The first season of Queen Sono is officially live on Netflix and South Africans are already drinking up the show, posting reviews and reactions…
BBOXX, an off-grid solar company, has secured a US$20-million Series C investment to step up operations in Kenya and Rwanda.
BBOXX not only designs and manufactures their plug and play solar solutions but manufactures them as well. More than 70 000 BBOXX products have been sold in over 35 countries, providing off-grid power to around 350 000 people, the company said in a blog post.
The investment comes from Mackinnon, Bennett & Company (MKB), ENGIE Rassembleurs d’Energies and KawiSafi Ventures, as well as existing investors.
“We are excited about the growth potential for the African off-grid solar market and delighted with BBOXX’s rapid development,” said Managing Director of ENGIE Rassembleurs d’Energies, Laure Vincotte in BBOXX’s blog post. “We feel that BBOXX’s technology is fully in line with ENGIE Rassembleurs d’Energies’ objectives of promoting sustainable and scalable energy solutions for all.”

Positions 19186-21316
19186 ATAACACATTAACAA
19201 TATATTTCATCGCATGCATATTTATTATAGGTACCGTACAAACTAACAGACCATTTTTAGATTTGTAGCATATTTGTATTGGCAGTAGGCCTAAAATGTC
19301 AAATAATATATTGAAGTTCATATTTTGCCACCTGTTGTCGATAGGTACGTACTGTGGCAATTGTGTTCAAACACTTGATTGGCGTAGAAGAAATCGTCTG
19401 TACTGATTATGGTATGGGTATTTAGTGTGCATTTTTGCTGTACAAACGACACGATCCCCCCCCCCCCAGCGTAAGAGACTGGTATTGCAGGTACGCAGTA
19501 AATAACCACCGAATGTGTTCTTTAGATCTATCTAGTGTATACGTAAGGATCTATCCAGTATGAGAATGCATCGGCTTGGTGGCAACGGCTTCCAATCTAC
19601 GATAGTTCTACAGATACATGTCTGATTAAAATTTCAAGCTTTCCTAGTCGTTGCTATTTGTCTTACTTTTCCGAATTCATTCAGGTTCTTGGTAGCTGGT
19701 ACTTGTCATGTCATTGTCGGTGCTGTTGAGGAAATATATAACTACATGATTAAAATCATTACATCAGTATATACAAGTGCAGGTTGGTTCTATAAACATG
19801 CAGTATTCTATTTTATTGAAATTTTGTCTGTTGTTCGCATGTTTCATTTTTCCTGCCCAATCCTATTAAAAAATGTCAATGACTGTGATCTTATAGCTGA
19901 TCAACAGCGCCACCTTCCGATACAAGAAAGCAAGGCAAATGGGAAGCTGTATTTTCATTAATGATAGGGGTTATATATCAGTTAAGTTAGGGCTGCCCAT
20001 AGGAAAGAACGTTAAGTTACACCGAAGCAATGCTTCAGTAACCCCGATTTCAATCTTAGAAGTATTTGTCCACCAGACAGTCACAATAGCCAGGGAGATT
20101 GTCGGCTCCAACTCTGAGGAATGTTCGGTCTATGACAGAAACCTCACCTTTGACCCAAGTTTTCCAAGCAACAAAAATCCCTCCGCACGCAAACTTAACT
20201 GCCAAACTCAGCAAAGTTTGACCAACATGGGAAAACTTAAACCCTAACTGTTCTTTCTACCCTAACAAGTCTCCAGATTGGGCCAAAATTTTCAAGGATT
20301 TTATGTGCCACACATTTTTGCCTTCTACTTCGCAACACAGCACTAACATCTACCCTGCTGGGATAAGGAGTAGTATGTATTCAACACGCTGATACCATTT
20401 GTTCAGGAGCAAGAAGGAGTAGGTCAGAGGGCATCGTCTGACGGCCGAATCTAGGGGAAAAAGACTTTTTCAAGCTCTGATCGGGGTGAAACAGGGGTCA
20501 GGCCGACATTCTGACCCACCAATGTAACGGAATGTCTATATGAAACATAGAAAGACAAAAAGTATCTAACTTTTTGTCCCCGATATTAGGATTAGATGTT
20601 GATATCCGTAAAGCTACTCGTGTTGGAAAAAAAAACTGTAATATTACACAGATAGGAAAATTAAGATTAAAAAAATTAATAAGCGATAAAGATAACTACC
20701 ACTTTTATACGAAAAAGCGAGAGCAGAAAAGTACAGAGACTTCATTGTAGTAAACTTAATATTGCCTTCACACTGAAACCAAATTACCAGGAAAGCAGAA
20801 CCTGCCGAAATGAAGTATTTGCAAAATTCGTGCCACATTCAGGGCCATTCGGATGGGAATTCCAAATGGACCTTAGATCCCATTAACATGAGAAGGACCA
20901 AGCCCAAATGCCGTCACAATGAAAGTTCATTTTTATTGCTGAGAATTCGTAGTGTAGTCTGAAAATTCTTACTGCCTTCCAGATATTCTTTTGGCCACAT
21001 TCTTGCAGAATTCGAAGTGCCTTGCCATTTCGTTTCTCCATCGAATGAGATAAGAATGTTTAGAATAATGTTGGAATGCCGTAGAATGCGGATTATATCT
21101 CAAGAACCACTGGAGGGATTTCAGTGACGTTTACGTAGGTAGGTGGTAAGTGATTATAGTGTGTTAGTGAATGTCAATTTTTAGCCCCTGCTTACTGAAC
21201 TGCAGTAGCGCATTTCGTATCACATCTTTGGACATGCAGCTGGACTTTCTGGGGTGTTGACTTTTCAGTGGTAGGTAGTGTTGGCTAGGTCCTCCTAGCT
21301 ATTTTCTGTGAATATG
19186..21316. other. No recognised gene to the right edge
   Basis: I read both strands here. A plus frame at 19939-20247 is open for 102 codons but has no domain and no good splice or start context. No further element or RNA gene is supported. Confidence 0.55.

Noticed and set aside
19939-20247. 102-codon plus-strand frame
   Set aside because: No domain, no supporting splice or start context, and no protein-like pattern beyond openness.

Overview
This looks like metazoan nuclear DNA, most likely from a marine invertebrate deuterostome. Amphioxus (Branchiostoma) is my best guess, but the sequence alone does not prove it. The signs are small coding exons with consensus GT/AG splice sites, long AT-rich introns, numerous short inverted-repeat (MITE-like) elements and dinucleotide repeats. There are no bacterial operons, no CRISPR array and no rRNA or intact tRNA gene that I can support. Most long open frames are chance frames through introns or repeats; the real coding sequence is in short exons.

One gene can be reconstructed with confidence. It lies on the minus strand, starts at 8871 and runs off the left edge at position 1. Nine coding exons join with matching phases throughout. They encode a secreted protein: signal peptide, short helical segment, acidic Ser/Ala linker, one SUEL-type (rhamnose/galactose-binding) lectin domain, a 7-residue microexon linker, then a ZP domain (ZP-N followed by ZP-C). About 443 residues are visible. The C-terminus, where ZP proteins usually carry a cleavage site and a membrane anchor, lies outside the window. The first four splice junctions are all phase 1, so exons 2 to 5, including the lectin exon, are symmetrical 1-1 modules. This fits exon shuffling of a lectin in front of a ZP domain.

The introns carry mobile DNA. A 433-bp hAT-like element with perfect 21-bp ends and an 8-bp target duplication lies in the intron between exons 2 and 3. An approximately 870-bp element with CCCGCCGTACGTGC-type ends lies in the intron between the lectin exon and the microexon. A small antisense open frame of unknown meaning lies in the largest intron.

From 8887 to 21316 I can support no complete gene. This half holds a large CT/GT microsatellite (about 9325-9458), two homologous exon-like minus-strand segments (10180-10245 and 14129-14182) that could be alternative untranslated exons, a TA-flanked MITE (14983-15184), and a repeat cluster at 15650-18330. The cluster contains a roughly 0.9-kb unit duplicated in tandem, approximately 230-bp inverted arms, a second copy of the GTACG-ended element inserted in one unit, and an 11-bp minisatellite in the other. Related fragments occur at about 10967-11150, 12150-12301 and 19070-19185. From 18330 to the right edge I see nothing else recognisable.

BBOXX vision is to reach 20-million people by 2020
BBOXX is in the process of building their operational headquarters in the capital of Rwanda, Kigali. The country has set a goal of 20% of the population being powered via off-grid solutions, representing a big opportunity for the company.
“BBOXX is building the next generation of energy services — connected, distributed, renewable and focused on customer service. We see a strong opportunity for BBOXX’s licensed products and services to act as a foundation for a rapidly growing new sector in the global utility market,” said Patrick Bennett, VP at MKB.
“We have built an innovative, data-powered technology platform for the next generation of distributed utility companies,” said the CEO of BBOXX, Mansoor Hamayun.
“We are thrilled to have ENGIE Rassembleurs d’Energies, KawiSafi Ventures and MKB as our lead investors — it will bring credibility to our industry and much-needed scale. We are already deploying systems at the fastest rate in East Africa, at 10kWp of solar per day, and I am excited that we will continue to grow quickly over the next few years,” Hamayun concluded.
Featured image: Dave Proffer via Flickr